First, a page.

There are currently 18 MCN sites, with three more on the way. It’s crucial this number continues to grow, providing access to patients across the US—and perhaps the world—with best-in-class care.
The telehealth expansion in the United States during the last few years demonstrated that remote care can play an important role in care. For many mitochondrial disease patients—especially those in rural areas—the expanded access provided a critical connection to specialty care the last three years. UMDFadvocatesare working to ensure the US Congress makes the telehealth expansion permanent.
While mito patients are closer than ever to an FDA-approved treatment, it’s critical that the entire mitochondrial disease community participates in the process. It’s highly unlikely there will be one single treatment or cure for all mitochondrial diseases. It requires an “all hands on deck” approach with numerous shots on goal.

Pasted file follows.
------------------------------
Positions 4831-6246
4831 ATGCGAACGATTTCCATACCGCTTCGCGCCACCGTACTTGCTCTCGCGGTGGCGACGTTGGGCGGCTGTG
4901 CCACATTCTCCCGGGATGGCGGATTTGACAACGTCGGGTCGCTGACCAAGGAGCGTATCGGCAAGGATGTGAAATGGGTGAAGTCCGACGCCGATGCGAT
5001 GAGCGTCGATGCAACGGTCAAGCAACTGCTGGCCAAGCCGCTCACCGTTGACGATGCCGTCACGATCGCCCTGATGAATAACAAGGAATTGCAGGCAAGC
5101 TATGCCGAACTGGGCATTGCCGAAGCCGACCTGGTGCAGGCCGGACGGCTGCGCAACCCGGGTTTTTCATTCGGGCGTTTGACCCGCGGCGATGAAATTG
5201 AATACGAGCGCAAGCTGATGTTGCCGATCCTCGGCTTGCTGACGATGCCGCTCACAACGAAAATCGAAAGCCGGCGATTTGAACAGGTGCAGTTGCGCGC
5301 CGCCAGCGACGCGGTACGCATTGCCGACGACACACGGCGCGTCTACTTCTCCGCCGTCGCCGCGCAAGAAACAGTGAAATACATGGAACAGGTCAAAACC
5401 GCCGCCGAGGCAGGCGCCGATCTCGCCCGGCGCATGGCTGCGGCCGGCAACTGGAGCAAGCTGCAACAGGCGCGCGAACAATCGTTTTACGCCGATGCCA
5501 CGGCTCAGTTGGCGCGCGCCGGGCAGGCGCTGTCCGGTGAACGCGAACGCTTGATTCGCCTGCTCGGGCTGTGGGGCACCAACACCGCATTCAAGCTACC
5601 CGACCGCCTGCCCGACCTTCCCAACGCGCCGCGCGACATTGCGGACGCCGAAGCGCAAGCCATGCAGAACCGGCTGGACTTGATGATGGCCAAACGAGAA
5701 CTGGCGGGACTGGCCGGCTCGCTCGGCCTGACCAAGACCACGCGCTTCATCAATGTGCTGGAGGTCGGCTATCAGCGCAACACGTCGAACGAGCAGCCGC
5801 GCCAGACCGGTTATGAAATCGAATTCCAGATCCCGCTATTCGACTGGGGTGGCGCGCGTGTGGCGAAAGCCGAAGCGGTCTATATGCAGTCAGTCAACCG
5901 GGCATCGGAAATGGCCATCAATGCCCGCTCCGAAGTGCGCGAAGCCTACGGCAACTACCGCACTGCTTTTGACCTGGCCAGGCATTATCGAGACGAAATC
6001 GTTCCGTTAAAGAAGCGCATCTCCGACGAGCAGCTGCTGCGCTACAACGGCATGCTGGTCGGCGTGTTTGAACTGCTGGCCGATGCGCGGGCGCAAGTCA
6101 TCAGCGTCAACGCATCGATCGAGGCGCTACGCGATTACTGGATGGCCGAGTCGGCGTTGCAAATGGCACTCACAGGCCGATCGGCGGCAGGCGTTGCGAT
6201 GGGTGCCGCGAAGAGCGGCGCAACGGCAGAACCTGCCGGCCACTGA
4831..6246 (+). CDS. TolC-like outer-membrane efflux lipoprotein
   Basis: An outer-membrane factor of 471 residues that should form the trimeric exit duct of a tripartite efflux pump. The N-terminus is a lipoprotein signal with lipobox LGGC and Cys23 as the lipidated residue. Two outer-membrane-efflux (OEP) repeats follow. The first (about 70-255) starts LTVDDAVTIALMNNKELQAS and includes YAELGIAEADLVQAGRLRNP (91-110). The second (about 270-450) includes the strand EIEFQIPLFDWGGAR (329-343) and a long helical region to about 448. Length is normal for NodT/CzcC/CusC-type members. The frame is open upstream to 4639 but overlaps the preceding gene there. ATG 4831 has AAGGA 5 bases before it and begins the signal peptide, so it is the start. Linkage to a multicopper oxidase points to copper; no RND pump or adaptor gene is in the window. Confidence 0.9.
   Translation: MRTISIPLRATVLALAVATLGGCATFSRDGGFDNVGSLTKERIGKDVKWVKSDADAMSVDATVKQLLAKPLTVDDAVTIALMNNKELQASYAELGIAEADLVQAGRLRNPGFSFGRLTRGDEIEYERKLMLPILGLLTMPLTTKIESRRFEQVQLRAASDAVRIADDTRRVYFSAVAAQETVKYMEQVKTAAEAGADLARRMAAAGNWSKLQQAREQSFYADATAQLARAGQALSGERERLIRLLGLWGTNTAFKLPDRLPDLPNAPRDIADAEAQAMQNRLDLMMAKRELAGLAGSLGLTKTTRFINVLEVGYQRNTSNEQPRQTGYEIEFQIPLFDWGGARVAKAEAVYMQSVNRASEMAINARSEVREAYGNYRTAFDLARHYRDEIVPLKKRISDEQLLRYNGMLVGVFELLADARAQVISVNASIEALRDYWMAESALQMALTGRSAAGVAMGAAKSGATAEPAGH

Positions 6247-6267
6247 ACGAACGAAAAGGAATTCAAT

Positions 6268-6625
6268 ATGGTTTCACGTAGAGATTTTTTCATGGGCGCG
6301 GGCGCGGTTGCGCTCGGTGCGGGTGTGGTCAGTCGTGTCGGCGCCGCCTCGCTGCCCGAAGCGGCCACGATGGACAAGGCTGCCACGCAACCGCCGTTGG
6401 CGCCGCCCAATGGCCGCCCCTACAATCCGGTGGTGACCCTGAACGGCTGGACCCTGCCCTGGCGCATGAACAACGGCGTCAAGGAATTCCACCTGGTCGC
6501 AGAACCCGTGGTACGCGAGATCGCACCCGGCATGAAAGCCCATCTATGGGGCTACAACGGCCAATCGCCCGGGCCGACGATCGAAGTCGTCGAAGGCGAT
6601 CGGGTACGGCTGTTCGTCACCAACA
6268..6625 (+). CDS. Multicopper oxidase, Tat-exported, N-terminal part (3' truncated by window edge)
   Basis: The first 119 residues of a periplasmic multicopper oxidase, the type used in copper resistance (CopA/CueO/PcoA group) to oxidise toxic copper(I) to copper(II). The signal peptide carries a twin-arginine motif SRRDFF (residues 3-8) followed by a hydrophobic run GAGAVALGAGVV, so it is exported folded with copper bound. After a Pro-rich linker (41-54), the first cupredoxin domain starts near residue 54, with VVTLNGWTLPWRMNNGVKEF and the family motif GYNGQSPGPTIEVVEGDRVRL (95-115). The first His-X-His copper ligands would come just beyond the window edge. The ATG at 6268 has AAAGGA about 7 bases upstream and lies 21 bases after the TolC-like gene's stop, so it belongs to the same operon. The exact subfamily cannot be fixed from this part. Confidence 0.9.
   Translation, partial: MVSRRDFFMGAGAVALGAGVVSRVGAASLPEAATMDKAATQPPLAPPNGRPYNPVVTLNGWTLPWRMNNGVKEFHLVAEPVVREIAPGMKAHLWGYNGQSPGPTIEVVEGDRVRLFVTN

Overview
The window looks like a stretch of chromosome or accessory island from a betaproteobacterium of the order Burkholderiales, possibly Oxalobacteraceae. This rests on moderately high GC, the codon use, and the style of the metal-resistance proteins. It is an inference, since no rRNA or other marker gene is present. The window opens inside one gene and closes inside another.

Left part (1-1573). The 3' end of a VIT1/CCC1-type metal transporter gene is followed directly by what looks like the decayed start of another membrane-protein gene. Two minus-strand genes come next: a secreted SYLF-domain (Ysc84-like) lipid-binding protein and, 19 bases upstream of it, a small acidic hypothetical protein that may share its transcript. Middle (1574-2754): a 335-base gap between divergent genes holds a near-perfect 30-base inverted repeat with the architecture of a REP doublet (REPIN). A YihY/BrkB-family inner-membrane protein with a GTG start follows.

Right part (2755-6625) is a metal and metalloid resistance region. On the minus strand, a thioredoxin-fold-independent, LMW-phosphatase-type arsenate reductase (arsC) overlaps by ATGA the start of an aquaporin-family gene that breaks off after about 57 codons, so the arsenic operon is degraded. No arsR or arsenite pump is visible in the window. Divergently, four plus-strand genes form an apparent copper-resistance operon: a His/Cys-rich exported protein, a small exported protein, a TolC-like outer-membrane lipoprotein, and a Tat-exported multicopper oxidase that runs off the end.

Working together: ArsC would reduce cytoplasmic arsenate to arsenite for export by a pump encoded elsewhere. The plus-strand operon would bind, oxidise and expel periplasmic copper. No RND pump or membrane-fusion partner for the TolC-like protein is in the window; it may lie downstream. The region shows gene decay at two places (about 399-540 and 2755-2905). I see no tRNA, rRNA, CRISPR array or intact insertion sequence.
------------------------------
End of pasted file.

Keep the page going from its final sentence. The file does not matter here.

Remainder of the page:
That approach might mean trying something different, likeThe Mito Fund, UMDF’s new venture philanthropy initiative designed to fund the development of the next generation of mitochondrial disease and lower the risk associated with entry into the field for a wide range of investors and researchers.
But it also means developing what one executive called a “culture of clinical trials” in the mito community.
That is harder. It requires more action on genetic testing—patients requesting, clinicians ordering, and non-profits helping eliminate the roadblocks. It’s estimated nearly half of mitochondrial disease patients lack a genetic diagnosis. Without such confirmation, patients can’t enrol in clinical trials.